In the remainder of the book, Mr. Jethani describes a life WITH God, what it looks like, and why it is the epitome of a Biblical understanding of our relationship to God. While I’ve tweeted a lot of amazing quotes from this book, you’ll just have to read it to see them for yourself, as well as the remaining treasure trove I simply couldn’t tweet out for many reasons.

In my Kindle edition, the appendices began at roughly 80% or so, and included both a discussion on some “how to pray” techniques as well as a brief discussion guide for the book. Overall, the only weakness that I saw – though it was a bit glaring – was that when I hit the appendices, I was still looking for a more succinct summation chapter than the one we got.

Overall, a VERY strong book, and I would give it a 5/5 without any hesitation at all.

This review of With by Skye Jethani was originally published on September 27, 2011.

#BookReview: Mere Churchianity by Michael Spencer

I don’t care who you are, where you are from, what you are doing, or what your religious or political beliefs are – you NEED to do yourself a favor and read this book.

The author is a former Southern Baptist preacher who one day woke up to the realization that perhaps much of what he had been taught and was teaching about Jesus was wrong. As he began his own journey to truly discovering Jesus and all the implications of Him, he stumbled across some dramatic discoveries that would shake him to the very core. He founded InternetMonk.com, where he began writing about this journey, and eventually wrote this book.

I literally wound up highlighting about half the book on my Kindle. It was THAT mind blowing.

Fair warning though: No matter your beliefs – and my own were relatively similar to the author’s going into the book – be prepared to be challenged, perhaps in ways you never considered. To me, that is perhaps the greatest value of this book.

This review of Mere Churchianity by Michael Spencer was originally published on September 10, 2011.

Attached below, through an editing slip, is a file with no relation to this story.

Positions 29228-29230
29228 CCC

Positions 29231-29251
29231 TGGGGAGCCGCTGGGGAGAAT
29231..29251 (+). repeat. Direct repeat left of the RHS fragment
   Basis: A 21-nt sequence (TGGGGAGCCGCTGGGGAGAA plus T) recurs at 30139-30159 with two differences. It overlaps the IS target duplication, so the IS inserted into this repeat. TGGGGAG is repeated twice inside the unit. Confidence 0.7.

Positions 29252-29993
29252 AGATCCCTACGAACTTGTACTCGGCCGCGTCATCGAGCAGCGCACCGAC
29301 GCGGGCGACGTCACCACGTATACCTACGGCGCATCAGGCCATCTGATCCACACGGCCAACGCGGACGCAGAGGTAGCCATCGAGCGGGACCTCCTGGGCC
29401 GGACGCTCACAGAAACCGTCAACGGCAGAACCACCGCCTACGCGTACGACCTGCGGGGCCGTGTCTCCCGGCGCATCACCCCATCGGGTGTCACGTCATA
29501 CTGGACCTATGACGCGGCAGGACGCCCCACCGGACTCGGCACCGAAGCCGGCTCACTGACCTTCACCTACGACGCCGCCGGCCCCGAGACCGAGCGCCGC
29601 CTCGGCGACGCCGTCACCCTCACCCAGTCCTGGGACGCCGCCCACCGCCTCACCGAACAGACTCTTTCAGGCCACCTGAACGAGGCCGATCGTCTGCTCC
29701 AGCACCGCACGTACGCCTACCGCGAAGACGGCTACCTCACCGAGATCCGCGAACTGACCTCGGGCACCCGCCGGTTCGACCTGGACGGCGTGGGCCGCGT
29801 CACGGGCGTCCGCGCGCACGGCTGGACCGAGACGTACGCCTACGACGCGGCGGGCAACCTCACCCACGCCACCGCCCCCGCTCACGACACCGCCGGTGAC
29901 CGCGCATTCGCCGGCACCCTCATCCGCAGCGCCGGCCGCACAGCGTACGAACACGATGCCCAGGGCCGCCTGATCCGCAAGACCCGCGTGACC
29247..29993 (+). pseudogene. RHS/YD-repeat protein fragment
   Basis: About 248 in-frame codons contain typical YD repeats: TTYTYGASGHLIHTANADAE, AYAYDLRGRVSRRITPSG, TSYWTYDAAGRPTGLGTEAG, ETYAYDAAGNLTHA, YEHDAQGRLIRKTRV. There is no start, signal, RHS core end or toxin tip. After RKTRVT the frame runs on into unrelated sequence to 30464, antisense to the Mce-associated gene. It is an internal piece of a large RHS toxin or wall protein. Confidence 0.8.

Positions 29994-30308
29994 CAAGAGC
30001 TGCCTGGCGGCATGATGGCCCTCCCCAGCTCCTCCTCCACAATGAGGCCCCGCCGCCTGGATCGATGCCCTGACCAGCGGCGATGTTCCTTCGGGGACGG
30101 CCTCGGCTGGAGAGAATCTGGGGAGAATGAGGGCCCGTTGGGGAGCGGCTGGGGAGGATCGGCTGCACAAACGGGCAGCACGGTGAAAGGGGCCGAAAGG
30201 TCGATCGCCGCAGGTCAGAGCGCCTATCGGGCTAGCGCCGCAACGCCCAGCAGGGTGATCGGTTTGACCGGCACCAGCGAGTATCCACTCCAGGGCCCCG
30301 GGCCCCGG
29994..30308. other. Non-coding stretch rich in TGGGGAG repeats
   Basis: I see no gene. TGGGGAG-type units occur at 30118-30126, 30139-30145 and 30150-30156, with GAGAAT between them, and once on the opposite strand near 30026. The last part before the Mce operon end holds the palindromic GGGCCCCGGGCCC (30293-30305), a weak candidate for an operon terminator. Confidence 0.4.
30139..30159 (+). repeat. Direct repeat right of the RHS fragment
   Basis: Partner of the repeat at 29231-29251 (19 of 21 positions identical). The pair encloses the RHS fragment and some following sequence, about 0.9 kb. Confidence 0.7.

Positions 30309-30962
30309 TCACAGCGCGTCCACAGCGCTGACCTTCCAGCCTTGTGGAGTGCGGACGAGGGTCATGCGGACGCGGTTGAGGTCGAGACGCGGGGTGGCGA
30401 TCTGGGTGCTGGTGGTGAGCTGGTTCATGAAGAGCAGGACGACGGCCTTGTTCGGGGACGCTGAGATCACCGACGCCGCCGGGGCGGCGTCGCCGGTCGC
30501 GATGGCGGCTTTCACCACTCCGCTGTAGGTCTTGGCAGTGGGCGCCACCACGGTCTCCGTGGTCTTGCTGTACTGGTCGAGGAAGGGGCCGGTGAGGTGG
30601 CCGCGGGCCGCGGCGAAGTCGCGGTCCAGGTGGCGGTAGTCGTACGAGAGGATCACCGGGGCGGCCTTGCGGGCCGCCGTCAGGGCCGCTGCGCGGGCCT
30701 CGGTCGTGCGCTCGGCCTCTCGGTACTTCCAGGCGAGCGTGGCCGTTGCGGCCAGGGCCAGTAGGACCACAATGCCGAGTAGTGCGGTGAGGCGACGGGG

#BookReview: Callsign: King by Jeremy Robinson and Sean Ellis

I’ve read every single book Mr. Robinson has put out so far, though Mr. Ellis is new to me. So I have a pretty good feel for Mr. Robinson’s writing…

… and like the title says here, I couldn’t tell that there were two authors involved in this project. It flows just like any other CHESS TEAM book, though the only member of the Team that appears in this one is the titular leader.

The story is GREAT – basically 1/5 of a full-team CHESS TEAM book, full of the same type of action, adventure, and ancient mystery that series is becoming known for. Overall, this novella adds to the overall mythos in a surprising (based on the prior mythos) yet refreshing way, and portends even more adventure for the Team in the face of the new twist. While having read the prior CHESS TEAM books will give a richer depth to the story, this novella could also serve as a good intro to the overall style for those hesitant to commit to a full book, and thus can be recommended for both fans of Mr. Robinson as well as people looking for new action-adventure authors.

I’m genuinely looking forward to seeing where Mr. Robinson and Co. go with this novella series – 2011 just got a lot more interesting!

This review of Callsign: King by Jeremy Robinson and Sean Ellis was originally published on July 11, 2011.

#BookReview: Insomnia by Jeremy Robinson

Overall, the short stories in this collection are just that – short. Yet Robinson still manages to tell distinct, engaging stories in each. The explanations after each are rather interesting as well. For example, the motivation for the actual ‘Insomnia’ short story was Robinson’s own battle with a disorder he has given a character in one of his actual books and how it typically keeps him awake at night longing for sleep.

This project was something Robinson has called a “test bed” of ideas, and many of them worked well.

Going down the list:

‘Insomnia’ could very well be made into a 1984-type long form book, and the possibilities there are intriguing.

‘The Eater’ was intriguing in short form, as the story of three young brothers who deal with an unknown black substance, but I think a long-form treatment would have to go a more horror route, which I’m personally not a fan of.

‘Harden’s Tree’ could very easily be made to fit into an almost ‘Chess Team’ style book, and was another solid short story.